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“There is still two months to go before the parliamentary elections, but it is already clear, that the political landscape of Armenia is already exhausted. Although there were public unrests as a result of past elections, still the political landscape didn’t register any qualitative growth. On the contrary, the processes underway in 2003-2004 led to a decomposition of the opposition and exclusion of the society from public life, which could be clearly seen in the developments around the constitutional referendum.” (Kornelij Glas)Following an earlier analysis of the Armenian political landscape two weeks ago, Kornelij Glas has another in-depth analysis of the political situation in the country – and it doesn’t seem that things are improving. Two important conclusions are made by Kornelij Glas, which should be mentioned here:
Hence we can conclude, that under the current situation, whereby there is an ideological vacuum among the political elite, any changes for Armenia as a result of the elections cannot be expected.
On the other hand the overall indifference in the society does not encourage real political activity, and the elections are turning into a simple futility. The most likely result of the current elections will lead to further erosion of political ideology and public disappointment. There is also a possibility, that because of the created political vacuum, the society will be stimulated, and new political forces with fresh ideology will come round. All in all the current political landscape does not correspond to the society – they are moving in different directions. The political forces have led themselves into a vicious circle, where there is no room for the majority of the population.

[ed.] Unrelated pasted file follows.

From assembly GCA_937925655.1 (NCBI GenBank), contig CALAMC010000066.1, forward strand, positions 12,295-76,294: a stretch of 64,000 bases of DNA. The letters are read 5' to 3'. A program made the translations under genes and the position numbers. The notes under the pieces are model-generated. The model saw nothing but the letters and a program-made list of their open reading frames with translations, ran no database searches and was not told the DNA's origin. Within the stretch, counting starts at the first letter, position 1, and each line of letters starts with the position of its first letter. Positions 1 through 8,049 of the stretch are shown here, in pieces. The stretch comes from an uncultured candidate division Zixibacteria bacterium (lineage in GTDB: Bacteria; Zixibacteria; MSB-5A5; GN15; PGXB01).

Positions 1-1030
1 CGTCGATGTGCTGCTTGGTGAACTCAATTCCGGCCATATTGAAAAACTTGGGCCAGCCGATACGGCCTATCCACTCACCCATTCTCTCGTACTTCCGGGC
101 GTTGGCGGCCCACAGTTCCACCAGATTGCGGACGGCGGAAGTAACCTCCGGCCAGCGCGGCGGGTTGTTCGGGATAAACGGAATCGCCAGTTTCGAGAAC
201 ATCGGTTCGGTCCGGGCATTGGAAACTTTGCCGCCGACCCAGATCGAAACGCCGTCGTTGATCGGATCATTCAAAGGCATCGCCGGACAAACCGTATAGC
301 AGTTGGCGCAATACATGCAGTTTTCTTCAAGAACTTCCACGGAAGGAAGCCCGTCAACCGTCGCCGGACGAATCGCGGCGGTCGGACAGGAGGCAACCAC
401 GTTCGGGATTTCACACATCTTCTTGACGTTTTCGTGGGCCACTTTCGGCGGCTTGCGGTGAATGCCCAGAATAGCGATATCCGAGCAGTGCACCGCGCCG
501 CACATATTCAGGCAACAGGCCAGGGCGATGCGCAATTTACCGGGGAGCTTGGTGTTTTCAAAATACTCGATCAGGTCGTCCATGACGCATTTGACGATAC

While Kornelij is predicting the possibility of a fresh political force to develop, Bekaisa is analyzing one of such newly engineered forces – MIAK (United Libratory National Party). Bekaisa starts up by providing an interesting background: looking into how widespread political experiments are held throughout the territory of the former USSR, where an experiment tried out in Belarus is then implemented in Russia, to be further recommended for action in the other CIS satellites (Armenia among them). Bekaisa compares the Russian pro-government parties – “Yedinaya Rossia” and “Spravedlivaya Rossia” with the two Armenian parties of power: “Bargavach Hayastan” and “Republican Party”, and states, that our democracy is becoming strikingly similar to the Russian model of sovereign democracy. Looking into the political vacuum created as a result of final devaluation of the traditional opposition parties, as well as the fact that other government-engineered initiatives to create a youth party have failed so far and given the need to fill in the vacuum created (which was also discussed by Kornelij earlier), Bekaisa looks at MIAK as a party created to solve the following main tasks:
- to fill in the niche occupied by our energetic arturik [Artur Baghdasaryan, “Orinats Yerkir”], who is so much in favor in the west
- to fill the liberal niche to a certain degree
- to fully block the youth niche, as other projects like urikhanyan, kayunutyun and others were too awkward and didn’t justify themselves
- to present all the other young and liberal forces as “marginals”(c) and city fools
- to have a “constructive” and young opposition, which knows a lot of useful words like “structures”, “systems” and “mechanisms”.